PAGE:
Arbeitspapier / Institut für Sprachwissenschaft, Universität Köln
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 A.F. 33

On describing determination in a Montague grammar
(1977)

Paul Otto Samuelsdorff
 In my paper "Thesen zum Universalienprojekt" (1976) I mention two complementary procedures for discovering language universals: 1. The investigation of the dimensions and principles whose existence is necessitated by the communicative function of language; 2. The development of a formal language in which all syntactic rules are explicitly formulated and in which all syntactic categories are defined by their relation to a minimally necessary number of syntactic categories. Since the first procedure is treated in many of the other papers of this volume, I wish to discuss the role of formal methods in the research of language universals. As an example I want to take the dimensions of determination and show how expressions denoting concepts are modified and turned into reference identifying expressions. There is a general end a specific motivation for the introduction of formal methods into linguistics. The general motivation is to make statements in linguistics as exact and verifiable as they are in the natural sciences. The specific motivation is to make the grammars of various languages comparable by describing them with the same form of rules. The form has to be flexible enough to describe the phenomena of any possible natural language. All natural languages have in common that they may potentially express any meaning. The flexibility of the form of grammatical rules may therefore be attained, if syntactic rules are not isolated from the semantic function they express and syntactic classes are not defined merely by the relative position of their elements in the sentence, but also by the communicative function their elements fulfill in their combination with elements of other classes.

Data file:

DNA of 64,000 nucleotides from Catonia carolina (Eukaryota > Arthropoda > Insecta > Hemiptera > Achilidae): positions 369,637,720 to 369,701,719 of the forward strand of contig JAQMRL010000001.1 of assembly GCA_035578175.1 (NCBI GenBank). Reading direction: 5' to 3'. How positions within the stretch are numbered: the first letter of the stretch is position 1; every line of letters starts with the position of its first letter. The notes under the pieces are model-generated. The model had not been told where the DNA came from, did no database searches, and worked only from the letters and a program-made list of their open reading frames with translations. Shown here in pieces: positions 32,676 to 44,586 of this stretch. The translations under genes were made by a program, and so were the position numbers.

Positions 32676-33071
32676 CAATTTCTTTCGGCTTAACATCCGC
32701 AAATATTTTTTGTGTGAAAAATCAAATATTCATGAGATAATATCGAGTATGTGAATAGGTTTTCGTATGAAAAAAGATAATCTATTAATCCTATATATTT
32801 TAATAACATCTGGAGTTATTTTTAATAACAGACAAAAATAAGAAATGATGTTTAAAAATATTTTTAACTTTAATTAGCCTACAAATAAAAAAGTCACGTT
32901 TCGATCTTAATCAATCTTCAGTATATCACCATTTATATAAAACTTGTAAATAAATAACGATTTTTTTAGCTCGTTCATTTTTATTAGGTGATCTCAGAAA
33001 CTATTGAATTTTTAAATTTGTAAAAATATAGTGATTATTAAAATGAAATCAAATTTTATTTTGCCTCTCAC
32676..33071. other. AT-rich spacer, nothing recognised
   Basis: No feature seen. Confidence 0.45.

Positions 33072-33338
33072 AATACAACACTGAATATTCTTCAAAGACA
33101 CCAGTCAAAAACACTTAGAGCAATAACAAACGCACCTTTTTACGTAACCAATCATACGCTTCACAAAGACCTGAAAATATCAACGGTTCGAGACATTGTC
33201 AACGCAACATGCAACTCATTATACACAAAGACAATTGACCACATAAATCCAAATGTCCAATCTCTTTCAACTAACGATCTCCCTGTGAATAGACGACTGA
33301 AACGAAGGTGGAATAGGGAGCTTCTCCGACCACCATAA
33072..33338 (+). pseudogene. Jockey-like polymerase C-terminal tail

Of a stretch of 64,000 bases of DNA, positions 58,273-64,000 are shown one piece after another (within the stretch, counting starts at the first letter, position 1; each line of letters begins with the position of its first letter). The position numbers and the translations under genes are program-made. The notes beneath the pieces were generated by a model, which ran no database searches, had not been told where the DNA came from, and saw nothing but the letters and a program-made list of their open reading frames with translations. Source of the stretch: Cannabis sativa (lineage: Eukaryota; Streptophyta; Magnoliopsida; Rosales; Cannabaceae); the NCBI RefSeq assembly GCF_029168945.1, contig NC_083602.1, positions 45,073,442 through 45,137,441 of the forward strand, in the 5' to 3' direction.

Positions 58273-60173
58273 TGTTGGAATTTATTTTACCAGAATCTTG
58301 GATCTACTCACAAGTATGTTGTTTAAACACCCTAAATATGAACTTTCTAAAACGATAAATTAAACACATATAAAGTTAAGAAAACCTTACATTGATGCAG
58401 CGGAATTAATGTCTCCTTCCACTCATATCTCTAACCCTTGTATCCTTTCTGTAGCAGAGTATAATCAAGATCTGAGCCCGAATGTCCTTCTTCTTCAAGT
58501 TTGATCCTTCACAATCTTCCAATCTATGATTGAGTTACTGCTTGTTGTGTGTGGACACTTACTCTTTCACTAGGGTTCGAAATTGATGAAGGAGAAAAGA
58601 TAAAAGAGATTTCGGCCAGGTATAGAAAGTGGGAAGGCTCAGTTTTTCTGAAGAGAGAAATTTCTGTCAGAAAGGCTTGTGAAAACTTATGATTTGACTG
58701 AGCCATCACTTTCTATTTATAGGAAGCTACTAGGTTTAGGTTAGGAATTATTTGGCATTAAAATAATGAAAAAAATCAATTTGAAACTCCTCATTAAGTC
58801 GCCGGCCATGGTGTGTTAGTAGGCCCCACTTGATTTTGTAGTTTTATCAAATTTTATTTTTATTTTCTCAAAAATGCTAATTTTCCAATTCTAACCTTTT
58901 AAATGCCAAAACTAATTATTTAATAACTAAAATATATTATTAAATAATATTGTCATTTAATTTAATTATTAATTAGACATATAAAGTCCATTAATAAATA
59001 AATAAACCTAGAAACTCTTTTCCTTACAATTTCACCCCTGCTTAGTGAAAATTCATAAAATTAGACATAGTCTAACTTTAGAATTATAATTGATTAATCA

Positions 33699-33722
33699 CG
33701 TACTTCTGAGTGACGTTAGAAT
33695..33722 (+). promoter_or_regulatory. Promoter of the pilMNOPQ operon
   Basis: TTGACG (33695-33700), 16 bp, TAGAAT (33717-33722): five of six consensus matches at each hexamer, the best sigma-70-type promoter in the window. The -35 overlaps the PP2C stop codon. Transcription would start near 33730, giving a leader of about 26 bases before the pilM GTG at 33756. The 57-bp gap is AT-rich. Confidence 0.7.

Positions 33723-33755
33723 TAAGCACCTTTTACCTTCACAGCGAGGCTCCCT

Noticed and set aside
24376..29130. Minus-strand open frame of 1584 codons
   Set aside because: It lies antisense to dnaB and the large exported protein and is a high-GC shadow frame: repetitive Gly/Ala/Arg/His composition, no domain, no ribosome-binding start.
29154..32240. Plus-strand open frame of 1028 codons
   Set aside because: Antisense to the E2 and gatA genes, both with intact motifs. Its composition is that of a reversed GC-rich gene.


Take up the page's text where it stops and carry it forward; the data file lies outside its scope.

Montague (1974) has shown that this flexibility may be attained by using the language of algebra combined with categorial grammar. Algebraic systems have been developed by mathematicians to model any systems whose operations are definable. Montague does not merely use the tools of mathematics for describing the features of language, but regards syntax, semantics and pragmatics as branches of mathematics. One of the advantages of this approach is that we may apply the laws developed by mathematicians to the systems constructed by linguists for the description and explanation of natural language.